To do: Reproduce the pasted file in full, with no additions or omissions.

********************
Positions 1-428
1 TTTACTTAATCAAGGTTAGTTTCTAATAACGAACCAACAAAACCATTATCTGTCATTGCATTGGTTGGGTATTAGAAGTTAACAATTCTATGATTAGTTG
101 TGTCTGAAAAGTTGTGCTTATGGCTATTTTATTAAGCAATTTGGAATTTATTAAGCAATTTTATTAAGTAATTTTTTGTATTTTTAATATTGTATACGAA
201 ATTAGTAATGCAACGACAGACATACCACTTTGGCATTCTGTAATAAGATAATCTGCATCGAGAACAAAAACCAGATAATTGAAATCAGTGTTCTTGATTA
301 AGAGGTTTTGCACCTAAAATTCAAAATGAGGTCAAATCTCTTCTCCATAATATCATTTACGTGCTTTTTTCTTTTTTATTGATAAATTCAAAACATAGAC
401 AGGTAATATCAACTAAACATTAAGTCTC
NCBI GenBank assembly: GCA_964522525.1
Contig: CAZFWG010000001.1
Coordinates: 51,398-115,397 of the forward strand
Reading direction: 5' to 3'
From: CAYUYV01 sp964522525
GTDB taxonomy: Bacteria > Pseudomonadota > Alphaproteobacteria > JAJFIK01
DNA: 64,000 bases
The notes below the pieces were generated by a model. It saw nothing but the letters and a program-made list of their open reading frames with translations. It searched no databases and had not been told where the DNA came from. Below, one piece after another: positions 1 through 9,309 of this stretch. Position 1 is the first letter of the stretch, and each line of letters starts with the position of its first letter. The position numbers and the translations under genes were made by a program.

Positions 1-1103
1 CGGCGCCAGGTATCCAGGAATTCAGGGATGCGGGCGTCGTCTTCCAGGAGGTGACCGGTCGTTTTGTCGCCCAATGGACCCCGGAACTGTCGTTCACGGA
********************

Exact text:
Positions 1-428
1 TTTACTTAATCAAGGTTAGTTTCTAATAACGAACCAACAAAACCATTATCTGTCATTGCATTGGTTGGGTATTAGAAGTTAACAATTCTATGATTAGTTG
101 TGTCTGAAAAGTTGTGCTTATGGCTATTTTATTAAGCAATTTGGAATTTATTAAGCAATTTTATTAAGTAATTTTTTGTATTTTTAATATTGTATACGAA
201 ATTAGTAATGCAACGACAGACATACCACTTTGGCATTCTGTAATAAGATAATCTGCATCGAGAACAAAAACCAGATAATTGAAATCAGTGTTCTTGATTA
301 AGAGGTTTTGCACCTAAAATTCAAAATGAGGTCAAATCTCTTCTCCATAATATCATTTACGTGCTTTTTTCTTTTTTATTGATAAATTCAAAACATAGAC
401 AGGTAATATCAACTAAACATTAAGTCTC
NCBI GenBank assembly: GCA_964522525.1
Contig: CAZFWG010000001.1
Coordinates: 51,398-115,397 of the forward strand
Reading direction: 5' to 3'
From: CAYUYV01 sp964522525
GTDB taxonomy: Bacteria > Pseudomonadota > Alphaproteobacteria > JAJFIK01
DNA: 64,000 bases
The notes below the pieces were generated by a model. It saw nothing but the letters and a program-made list of their open reading frames with translations. It searched no databases and had not been told where the DNA came from. Below, one piece after another: positions 1 through 9,309 of this stretch. Position 1 is the first letter of the stretch, and each line of letters starts with the position of its first letter. The position numbers and the translations under genes were made by a program.

Positions 1-1103
1 CGGCGCCAGGTATCCAGGAATTCAGGGATGCGGGCGTCGTCTTCCAGGAGGTGACCGGTCGTTTTGTCGCCCAATGGACCCCGGAACTGTCGTTCACGGA